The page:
"This survey’s findings support the proposition that consumers should have a substantive right to reject behavioural targeting and its underlying practices," said the report.

The report can be read here (pdf).

Copyright © 2009, OUT-LAW.com

OUT-LAW.COM is part of international law firm Pinsent Masons.

Top three mobile application threats

More from The Register

next story
Sorry London, Europe's top tech city is Munich
New 'Atlas of ICT Activity' finds innovation isn't happening at Silicon Roundabout
Dropbox defends fantastically badly timed Condoleezza Rice appointment
'Nothing is going to change with Dr. Rice's appointment,' file sharer promises
Audio fans, prepare yourself for the Second Coming ... of Blu-ray
High Fidelity Pure Audio – is this what your ears have been waiting for?
MtGox chief Karpelès refuses to come to US for g-men's grilling
Bitcoin baron says he needs another lawyer for FinCEN chat
Did a date calculation bug just cost hard-up Co-op Bank £110m?
And just when Brit banking org needs £400m to stay afloat
Zucker punched: Google gobbles Facebook-wooed Titan Aerospace
Up, up and away in my beautiful balloon flying broadband-bot
Apple DOMINATES the Valley, rakes in more profit than Google, HP, Intel, Cisco COMBINED
Cook & Co. also pay more taxes than those four worthies PLUS eBay and Oracle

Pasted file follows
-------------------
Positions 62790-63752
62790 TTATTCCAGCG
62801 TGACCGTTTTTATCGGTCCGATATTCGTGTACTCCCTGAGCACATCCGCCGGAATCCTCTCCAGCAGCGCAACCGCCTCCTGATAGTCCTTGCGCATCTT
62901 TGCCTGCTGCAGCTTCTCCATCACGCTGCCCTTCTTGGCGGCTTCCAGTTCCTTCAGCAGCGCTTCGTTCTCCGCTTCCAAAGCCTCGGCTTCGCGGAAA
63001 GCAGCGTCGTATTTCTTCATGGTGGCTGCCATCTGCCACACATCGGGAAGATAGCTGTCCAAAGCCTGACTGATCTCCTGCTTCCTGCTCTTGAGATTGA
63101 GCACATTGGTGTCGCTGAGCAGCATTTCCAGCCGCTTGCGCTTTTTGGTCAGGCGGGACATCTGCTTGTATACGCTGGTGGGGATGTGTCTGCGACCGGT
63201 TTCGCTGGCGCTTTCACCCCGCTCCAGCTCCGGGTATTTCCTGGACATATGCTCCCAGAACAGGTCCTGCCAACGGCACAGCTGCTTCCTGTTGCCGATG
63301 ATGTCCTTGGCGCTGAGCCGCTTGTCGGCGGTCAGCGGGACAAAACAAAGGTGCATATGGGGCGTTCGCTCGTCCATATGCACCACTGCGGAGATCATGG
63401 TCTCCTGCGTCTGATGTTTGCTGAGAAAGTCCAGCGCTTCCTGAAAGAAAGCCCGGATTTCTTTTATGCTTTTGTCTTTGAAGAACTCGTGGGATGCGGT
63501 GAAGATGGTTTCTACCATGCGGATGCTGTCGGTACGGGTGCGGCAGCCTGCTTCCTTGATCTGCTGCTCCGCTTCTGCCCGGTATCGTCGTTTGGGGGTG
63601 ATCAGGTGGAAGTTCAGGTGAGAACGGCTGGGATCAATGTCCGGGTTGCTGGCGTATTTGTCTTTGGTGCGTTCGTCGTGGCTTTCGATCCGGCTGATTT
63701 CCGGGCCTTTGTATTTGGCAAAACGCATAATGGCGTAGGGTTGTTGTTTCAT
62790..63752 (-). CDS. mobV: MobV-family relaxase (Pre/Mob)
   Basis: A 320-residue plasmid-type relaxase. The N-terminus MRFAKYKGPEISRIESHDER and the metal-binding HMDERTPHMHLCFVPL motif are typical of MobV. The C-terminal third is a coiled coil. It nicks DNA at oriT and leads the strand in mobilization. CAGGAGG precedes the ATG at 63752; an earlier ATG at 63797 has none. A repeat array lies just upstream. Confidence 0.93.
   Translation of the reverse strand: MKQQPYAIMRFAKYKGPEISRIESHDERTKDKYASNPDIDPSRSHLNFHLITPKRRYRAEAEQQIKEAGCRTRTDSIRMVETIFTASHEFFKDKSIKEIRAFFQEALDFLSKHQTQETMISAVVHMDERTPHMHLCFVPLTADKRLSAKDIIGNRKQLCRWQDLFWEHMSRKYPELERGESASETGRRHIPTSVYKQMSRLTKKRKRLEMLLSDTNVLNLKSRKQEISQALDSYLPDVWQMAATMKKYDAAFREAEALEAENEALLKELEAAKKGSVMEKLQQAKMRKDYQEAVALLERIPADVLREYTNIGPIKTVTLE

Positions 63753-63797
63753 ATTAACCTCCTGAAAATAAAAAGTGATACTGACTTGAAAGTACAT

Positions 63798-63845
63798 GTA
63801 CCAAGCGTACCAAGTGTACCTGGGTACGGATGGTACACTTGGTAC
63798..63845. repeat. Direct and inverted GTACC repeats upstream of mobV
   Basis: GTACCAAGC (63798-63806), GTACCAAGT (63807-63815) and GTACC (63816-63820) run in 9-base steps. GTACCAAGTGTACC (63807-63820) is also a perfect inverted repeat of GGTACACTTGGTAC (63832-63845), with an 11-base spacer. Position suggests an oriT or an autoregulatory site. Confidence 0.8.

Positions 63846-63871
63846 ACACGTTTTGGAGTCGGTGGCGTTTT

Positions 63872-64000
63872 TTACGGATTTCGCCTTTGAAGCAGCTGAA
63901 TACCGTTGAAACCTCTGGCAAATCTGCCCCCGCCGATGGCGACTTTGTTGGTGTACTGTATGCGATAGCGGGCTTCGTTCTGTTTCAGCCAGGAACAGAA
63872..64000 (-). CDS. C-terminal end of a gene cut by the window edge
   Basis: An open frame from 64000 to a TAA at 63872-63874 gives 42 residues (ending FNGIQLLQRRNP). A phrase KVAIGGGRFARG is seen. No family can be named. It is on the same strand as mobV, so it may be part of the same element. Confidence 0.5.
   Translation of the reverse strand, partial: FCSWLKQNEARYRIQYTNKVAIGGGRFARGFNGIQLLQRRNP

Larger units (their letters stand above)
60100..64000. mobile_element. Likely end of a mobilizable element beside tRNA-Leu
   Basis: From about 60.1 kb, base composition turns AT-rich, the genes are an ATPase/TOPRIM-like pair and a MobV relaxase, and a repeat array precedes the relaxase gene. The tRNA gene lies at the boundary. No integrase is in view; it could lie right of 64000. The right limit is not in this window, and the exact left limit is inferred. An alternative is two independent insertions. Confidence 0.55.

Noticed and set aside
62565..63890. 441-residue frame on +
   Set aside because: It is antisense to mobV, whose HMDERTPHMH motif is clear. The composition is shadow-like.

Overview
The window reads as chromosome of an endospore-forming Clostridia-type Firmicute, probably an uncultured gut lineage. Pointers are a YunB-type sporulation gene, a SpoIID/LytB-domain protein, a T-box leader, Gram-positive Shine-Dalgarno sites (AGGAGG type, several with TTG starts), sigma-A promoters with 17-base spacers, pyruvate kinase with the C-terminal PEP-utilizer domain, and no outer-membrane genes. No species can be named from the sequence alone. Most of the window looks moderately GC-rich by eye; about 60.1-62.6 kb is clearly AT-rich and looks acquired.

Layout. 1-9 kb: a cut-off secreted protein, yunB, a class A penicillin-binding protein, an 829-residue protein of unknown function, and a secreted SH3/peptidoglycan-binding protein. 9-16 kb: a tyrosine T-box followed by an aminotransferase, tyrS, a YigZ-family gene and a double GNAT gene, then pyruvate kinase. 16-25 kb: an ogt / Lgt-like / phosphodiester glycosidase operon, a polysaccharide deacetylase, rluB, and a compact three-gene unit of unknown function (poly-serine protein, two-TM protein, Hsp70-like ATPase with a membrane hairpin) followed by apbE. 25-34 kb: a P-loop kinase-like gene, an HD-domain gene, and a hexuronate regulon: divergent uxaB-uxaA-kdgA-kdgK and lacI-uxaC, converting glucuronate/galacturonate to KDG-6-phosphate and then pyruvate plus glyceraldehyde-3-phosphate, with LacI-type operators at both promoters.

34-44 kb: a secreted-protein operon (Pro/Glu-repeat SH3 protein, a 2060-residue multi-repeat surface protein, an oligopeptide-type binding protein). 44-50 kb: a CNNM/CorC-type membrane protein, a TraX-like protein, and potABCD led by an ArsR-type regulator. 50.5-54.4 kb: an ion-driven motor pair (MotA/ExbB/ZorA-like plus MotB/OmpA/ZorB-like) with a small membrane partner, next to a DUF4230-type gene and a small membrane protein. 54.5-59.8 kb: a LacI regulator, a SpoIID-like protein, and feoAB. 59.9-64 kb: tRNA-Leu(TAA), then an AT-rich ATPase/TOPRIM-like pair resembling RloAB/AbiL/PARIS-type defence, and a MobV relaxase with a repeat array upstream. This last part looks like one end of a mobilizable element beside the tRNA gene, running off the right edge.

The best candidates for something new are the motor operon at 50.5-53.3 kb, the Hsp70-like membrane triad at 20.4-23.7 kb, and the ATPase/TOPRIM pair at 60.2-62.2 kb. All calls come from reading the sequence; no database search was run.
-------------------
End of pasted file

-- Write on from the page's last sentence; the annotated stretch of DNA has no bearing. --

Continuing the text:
prev story

Whitepapers

Designing a defence for mobile apps
In this whitepaper learn the various considerations for defending mobile applications; from the mobile application architecture itself to the myriad testing technologies needed to properly assess mobile applications risk.
3 Big data security analytics techniques
Applying these Big Data security analytics techniques can help you make your business safer by detecting attacks early, before significant damage is done.
Five 3D headsets to be won!
We were so impressed by the Durovis Dive headset we’ve asked the company to give some away to Reg readers.
The benefits of software based PBX
Why you should break free from your proprietary PBX and how to leverage your existing server hardware.
Securing web applications made simple and scalable
In this whitepaper learn how automated security testing can provide a simple and scalable way to protect your web applications.